I'm very used to MMORPGs and loot systems used by guilds, as well as some loot systems for TTRPGs. That's not the point on this question. I don't want to implement a loot system. Best case scenario is suggesting the loot system for the players and let them do what they want.

  • Answers simply presenting a loot system won't help me much.

Related questions (and why they don't solve the problem)

This question is very similar, and closely related. Contrary to mine, the DM is interested in intervening, though. A good amount of answers point out my view – that this is not DM's territory to rule over. In particular, the accepted answer is about a loot system – it might be worth mentioning it to the players and if they agree to use it, fine for me, but this is not the scope of my question. SSD's answer is easily my favourite answer in that question and I feel it would be amazing for more important items. The problem with that is that a) I don't want to drive a story about a dispute over a gold statuette worth 50 gp or 3 potions of healing and b) If the situation becomes too frequent (and it seems it will) it will get annoying to roleplay these disputes every time.

This question again gets answers focused on how the loot distribution is Players' territory, not DM's. This is already a premise of my question, so it doesn't help much.

There are some questions about Players/PCs getting items that aren't even useful for them or supposed to be theirs, as in here and here. Thankfully, we don't have this problem – if the item is clearly more useful for a specific character, everyone is nice enough to let them have it. We also have questions on players feeling bad about loot, but again, this is not a problem here. My problem is mostly time and players not willing to argue, but kinda having to (since they don't just want to give away an item that's useful for them).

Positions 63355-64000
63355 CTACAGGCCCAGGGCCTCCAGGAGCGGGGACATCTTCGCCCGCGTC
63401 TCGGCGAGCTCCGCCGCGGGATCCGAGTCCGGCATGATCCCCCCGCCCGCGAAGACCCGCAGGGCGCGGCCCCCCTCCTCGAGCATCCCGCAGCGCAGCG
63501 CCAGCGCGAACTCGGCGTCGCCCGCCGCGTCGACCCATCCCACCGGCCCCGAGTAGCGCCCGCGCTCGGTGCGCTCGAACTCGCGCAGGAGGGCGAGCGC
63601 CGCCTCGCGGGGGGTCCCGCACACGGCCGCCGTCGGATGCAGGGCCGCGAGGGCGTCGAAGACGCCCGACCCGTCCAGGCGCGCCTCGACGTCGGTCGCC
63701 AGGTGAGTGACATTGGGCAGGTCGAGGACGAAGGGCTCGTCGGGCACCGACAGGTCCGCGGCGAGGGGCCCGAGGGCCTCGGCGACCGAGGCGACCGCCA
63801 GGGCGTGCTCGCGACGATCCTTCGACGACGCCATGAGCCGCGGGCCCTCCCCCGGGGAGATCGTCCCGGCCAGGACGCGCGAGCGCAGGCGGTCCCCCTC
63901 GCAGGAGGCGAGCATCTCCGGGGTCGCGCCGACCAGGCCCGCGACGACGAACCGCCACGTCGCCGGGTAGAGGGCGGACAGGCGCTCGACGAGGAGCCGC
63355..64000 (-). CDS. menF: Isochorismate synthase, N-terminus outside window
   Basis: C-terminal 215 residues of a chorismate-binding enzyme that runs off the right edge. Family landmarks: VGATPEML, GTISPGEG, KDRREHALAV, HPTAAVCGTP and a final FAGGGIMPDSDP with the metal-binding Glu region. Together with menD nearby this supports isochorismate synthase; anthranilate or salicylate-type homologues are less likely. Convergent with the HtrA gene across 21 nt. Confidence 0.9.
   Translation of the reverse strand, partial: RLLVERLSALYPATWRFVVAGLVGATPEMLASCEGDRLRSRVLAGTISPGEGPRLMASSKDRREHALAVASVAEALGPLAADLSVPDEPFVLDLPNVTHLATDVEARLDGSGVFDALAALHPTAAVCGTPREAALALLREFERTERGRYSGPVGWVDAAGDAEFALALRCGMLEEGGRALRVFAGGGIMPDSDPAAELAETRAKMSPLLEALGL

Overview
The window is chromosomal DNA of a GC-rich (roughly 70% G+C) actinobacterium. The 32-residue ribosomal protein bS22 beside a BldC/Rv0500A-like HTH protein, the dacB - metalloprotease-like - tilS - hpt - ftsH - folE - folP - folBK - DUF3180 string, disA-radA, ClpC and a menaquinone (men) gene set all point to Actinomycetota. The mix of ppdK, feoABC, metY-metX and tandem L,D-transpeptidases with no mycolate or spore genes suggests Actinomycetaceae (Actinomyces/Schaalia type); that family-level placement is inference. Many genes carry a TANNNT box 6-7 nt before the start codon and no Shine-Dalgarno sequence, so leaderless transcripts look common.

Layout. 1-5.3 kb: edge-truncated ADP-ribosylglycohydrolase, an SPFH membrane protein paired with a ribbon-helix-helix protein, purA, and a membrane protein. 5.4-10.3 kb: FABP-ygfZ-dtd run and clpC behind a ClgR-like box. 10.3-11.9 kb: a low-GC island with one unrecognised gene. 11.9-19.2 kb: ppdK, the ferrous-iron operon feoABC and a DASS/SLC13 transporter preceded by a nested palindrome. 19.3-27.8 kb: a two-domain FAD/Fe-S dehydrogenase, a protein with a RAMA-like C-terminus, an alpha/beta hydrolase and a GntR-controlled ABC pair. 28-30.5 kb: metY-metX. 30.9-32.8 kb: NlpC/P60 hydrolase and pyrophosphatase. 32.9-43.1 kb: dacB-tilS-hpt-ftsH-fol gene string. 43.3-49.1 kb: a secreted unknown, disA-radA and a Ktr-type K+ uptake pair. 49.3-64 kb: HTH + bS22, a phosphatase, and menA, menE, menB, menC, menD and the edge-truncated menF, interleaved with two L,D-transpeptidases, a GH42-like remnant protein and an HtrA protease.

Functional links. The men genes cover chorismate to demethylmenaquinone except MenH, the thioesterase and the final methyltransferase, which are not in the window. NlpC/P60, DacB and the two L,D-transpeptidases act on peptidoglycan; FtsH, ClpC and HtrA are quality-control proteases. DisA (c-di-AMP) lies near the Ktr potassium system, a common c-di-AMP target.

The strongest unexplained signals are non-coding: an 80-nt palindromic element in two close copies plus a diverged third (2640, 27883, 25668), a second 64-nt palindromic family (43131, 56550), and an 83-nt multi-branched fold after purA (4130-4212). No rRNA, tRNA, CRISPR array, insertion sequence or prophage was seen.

The Group

Additional info asked by @KorvinStarmast that might make a difference in the answers: Our group is formed by (close) friends of mine. One of the players is also friend with everyone. Other than him, 3 players are from a group and 2 from another. The people from different groups don't have any personal problem with each other. Age goes from 18 to 25. There's no hierarchy involved (one being boss of another or anything like that), but we have a couple and two girls that live together. As I mentioned, the discussions haven't scaled to anything personal (yet, and I don't think they will).

Best Answer

“When you agree who gets it they can use it. Meanwhile back in the dungeon ...”

Let the players sort it out however they like away from the table and when they have, the person who gets it can use it.

Why should you do this?

Because you are the DM, and you can explain to your players two things:

  • By forcing them to get a grip, and to come up with a team friendly way to resolve this kind of disagreement, that very process will improve their team cohesion. (This applies both IC and OOC).

  • Player agency. The players are the ones, in character, who have to resolve this kind of disagreement. It is completely fitting that you delegate this conflict solution problem to them.

It's not your problem to solve as the DM. It's their problem to solve both as players and as player-characters. Guide them, lead them, mentor them ... do what you need to do at the OOC level.

From the small group dynamics perspective, one of the best ways to get "buy in" to a problem solution in the group is for the group to arrive at it "from the ground up" rather than having it imposed "from the top down." (That applies in RPGs and in settings outside of gaming).

Aside: the community filled with expertise in this game form (RPG) is sending a message of agreement with this answer. Consider that as a form of emphasis that no amount of bold or italics can offer.